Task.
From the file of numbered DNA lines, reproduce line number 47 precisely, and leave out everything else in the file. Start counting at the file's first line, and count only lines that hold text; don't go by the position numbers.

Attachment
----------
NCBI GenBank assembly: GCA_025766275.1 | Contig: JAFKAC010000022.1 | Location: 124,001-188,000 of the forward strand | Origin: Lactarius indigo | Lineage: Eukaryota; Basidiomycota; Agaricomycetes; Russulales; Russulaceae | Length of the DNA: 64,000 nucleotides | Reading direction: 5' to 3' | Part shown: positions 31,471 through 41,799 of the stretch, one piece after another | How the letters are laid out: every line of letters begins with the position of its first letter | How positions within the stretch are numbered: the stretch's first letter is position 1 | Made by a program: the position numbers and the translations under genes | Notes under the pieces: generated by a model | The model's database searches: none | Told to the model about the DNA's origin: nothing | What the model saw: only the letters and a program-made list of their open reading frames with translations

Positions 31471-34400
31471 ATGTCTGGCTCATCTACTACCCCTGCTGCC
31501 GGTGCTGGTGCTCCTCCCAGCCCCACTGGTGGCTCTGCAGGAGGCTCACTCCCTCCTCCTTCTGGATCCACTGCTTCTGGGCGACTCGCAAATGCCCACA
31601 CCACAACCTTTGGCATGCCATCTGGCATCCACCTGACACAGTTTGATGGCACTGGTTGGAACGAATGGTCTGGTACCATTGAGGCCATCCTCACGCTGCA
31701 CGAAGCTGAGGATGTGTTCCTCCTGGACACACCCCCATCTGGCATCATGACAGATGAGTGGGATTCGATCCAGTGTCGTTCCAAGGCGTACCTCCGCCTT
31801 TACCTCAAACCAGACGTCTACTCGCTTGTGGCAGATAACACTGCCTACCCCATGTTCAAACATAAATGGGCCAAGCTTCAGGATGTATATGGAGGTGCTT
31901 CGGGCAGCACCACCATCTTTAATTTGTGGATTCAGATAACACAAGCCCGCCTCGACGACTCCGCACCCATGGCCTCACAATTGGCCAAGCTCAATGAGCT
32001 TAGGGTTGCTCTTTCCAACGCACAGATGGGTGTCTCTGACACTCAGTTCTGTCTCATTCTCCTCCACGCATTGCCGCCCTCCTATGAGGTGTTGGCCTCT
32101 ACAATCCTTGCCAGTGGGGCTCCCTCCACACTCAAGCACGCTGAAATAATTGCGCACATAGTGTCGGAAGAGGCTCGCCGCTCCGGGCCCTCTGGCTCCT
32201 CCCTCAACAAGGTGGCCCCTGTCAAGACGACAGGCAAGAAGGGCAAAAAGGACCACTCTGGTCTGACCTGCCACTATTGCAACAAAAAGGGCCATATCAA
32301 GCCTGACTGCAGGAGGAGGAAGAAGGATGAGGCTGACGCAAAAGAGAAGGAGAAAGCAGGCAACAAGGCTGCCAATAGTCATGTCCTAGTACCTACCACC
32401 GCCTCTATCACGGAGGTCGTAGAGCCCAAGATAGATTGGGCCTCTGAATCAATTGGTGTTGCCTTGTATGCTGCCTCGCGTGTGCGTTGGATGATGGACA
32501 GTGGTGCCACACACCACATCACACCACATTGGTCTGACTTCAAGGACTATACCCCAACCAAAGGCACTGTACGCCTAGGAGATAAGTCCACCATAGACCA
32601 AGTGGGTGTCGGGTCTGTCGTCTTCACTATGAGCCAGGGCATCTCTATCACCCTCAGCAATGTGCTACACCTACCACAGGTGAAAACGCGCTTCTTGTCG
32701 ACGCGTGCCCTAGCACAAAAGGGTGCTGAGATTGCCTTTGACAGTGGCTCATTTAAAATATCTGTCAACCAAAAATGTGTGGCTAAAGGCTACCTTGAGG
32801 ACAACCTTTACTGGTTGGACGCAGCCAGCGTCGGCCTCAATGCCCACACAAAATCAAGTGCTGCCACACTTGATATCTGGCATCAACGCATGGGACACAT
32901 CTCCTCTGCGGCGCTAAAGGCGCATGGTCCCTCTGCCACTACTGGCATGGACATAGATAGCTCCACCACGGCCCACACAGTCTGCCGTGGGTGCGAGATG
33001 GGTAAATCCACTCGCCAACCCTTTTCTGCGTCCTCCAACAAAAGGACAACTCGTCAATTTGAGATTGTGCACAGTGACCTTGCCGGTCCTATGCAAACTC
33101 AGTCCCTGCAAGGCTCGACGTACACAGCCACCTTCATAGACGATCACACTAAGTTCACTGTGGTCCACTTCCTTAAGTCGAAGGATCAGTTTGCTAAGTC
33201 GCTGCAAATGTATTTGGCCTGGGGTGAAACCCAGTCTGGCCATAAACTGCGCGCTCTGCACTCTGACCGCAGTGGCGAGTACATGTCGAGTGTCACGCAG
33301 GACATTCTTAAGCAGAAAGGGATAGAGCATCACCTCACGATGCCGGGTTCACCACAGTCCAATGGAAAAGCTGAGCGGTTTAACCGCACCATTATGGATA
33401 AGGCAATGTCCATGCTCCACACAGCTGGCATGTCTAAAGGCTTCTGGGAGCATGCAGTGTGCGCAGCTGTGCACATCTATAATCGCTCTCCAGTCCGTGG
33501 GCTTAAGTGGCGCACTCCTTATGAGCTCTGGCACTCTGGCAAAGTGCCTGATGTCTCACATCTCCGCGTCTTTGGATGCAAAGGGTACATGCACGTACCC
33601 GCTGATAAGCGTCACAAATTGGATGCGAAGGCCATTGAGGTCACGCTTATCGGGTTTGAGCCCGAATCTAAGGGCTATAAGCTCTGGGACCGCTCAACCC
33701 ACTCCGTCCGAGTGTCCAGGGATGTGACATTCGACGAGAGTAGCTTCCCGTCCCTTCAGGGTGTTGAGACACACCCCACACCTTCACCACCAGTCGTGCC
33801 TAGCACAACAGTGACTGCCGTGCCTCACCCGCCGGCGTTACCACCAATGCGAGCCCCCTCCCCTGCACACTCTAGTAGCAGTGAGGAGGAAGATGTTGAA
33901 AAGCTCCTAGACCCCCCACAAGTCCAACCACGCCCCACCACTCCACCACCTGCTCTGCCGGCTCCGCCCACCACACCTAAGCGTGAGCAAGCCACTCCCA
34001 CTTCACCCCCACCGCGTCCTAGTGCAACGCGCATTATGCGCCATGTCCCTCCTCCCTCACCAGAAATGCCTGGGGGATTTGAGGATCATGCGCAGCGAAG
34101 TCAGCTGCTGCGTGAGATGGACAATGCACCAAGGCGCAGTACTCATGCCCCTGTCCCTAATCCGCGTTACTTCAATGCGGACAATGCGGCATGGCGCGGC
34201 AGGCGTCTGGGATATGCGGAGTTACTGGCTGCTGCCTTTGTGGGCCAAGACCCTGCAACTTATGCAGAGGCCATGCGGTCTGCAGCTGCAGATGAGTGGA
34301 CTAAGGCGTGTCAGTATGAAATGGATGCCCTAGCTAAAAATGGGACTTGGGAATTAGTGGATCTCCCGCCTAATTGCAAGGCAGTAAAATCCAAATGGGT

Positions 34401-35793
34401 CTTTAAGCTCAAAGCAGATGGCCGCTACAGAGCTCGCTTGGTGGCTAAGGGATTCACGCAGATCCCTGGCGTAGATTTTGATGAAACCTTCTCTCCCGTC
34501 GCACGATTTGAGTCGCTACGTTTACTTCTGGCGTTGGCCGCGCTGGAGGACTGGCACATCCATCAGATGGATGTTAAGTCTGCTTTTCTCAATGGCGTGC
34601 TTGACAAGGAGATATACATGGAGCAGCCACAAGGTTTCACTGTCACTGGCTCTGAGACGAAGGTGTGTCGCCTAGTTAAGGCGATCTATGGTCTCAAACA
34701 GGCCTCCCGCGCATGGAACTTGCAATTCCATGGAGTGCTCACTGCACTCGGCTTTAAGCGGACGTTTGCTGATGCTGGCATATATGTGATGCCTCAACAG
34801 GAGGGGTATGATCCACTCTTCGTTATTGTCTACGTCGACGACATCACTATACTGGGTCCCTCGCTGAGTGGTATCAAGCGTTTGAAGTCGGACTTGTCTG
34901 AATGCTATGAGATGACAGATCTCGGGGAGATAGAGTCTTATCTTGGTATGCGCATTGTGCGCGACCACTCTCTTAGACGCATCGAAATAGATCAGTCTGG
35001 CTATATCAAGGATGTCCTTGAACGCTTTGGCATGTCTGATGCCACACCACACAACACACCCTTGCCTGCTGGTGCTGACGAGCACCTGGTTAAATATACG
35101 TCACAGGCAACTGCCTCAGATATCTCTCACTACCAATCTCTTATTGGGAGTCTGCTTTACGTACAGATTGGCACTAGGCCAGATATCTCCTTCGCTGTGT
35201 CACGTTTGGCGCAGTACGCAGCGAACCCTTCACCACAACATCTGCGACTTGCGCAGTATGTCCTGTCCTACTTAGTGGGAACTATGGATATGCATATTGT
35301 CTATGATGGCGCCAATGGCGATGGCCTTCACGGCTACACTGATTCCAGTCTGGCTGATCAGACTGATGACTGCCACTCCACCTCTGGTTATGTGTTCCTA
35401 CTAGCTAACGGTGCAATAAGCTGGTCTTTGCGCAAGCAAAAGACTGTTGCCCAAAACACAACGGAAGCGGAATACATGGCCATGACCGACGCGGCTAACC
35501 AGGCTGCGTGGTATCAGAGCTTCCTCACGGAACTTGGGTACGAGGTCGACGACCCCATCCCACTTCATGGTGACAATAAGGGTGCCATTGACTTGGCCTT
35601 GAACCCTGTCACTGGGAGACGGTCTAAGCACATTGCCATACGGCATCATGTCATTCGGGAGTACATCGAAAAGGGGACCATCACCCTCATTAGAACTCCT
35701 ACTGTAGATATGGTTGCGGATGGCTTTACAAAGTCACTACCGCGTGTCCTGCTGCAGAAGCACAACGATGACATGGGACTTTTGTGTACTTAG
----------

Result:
35701 ACTGTAGATATGGTTGCGGATGGCTTTACAAAGTCACTACCGCGTGTCCTGCTGCAGAAGCACAACGATGACATGGGACTTTTGTGTACTTAG